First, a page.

Nakhchivan Corridor: Implications for Georgia and Iran

Nakhchivan Corridor: Implications for Georgia and Iran

The January 11 trilateral meeting, in Moscow, of Russian President Vladimir Putin, Armenian Prime Minister Nikol Pashinian and Azerbaijani President Ilham Aliyev focused on the unblocking and development of regional transport corridors in accordance with the Russia-brokered November 9/10 truce accord that ended the 44-day war between Armenia and Azerbaijan (see EDM January 12, 2021; Kremlin.ru, January 11, 2021). As The Jamestown Foundation writes, in particular, a land route connecting Azerbaijan to its Nakhchivan exclave (wedged between Armenia, Iran and Turkey) is central to the activation of the various underdeveloped or long-abandoned regional transport links. The route in question passes through the Meghri district of the Republic of Armenia and is regularly referred to as the Megri or Nakhchivan corridor. During the Soviet era, the route saw significant regional and international railway and motorway transportation to and from Armenia, Azerbaijan and Russia, as well as Iran and Turkey. However, the outbreak of the Armenian-Azerbaijani conflict at the turn of the 1990s made those transportation lines largely unusable for three decades (see EDM December 3, 2020).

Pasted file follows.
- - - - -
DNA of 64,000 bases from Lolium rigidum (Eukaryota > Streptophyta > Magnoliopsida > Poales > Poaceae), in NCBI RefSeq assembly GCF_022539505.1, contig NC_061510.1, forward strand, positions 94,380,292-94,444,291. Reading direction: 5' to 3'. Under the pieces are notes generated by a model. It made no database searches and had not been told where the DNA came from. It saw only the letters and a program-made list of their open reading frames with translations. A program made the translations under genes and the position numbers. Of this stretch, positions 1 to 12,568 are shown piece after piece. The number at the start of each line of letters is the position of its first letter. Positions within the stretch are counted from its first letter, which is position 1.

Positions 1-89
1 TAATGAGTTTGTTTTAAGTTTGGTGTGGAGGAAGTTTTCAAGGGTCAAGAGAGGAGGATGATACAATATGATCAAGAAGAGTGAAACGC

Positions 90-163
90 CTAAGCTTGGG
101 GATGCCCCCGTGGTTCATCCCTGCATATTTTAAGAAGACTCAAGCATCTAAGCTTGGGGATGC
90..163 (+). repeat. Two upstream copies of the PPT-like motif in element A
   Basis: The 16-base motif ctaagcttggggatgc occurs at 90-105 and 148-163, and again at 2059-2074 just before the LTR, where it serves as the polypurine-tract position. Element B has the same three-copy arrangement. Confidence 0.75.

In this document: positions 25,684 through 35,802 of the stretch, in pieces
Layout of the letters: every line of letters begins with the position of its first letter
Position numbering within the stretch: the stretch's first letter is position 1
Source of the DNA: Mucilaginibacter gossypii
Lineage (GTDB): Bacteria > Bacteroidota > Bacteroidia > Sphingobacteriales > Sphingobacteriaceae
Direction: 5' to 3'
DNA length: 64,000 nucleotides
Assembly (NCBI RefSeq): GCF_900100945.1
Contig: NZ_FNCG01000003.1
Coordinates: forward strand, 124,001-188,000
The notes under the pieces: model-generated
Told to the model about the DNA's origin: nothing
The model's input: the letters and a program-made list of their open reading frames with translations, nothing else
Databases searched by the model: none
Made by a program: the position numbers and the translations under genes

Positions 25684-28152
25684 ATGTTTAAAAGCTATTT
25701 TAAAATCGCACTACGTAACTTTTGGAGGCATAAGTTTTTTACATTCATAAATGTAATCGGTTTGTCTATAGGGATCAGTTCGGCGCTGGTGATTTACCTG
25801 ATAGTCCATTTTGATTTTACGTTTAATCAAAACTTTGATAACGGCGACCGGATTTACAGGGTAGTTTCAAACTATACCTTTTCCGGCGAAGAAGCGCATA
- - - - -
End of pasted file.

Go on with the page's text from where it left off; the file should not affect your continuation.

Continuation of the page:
The reactivation of the Nakhchivan corridor, thus, promises to shake up the transit map of the entire region (Kremlin.ru, November 10, 2020): Armenia will obtain a railway link with Russia via Azerbaijan, which in turn will be linked to Turkey via Armenia, and therefore, Russia and Turkey will eventually be joined by rail. But the Nakhchivan corridor will negatively affect Georgia and Iran, which have for years benefited as important regional transit countries.